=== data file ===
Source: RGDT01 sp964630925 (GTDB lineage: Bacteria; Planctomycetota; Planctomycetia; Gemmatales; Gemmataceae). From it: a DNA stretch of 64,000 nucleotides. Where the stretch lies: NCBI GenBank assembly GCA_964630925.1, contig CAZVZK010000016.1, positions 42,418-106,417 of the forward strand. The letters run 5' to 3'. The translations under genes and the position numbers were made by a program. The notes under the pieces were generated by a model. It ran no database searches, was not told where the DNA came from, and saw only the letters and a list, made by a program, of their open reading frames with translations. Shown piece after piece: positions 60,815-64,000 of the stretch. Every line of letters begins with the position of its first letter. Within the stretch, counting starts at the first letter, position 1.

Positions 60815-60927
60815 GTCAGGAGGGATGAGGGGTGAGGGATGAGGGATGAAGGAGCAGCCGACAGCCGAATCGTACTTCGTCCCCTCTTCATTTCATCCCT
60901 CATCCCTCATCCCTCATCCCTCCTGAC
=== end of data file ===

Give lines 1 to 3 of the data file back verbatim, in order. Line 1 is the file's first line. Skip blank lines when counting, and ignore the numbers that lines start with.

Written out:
Source: RGDT01 sp964630925 (GTDB lineage: Bacteria; Planctomycetota; Planctomycetia; Gemmatales; Gemmataceae). From it: a DNA stretch of 64,000 nucleotides. Where the stretch lies: NCBI GenBank assembly GCA_964630925.1, contig CAZVZK010000016.1, positions 42,418-106,417 of the forward strand. The letters run 5' to 3'. The translations under genes and the position numbers were made by a program. The notes under the pieces were generated by a model. It ran no database searches, was not told where the DNA came from, and saw only the letters and a list, made by a program, of their open reading frames with translations. Shown piece after piece: positions 60,815-64,000 of the stretch. Every line of letters begins with the position of its first letter. Within the stretch, counting starts at the first letter, position 1.

Positions 60815-60927
60815 GTCAGGAGGGATGAGGGGTGAGGGATGAGGGATGAAGGAGCAGCCGACAGCCGAATCGTACTTCGTCCCCTCTTCATTTCATCCCT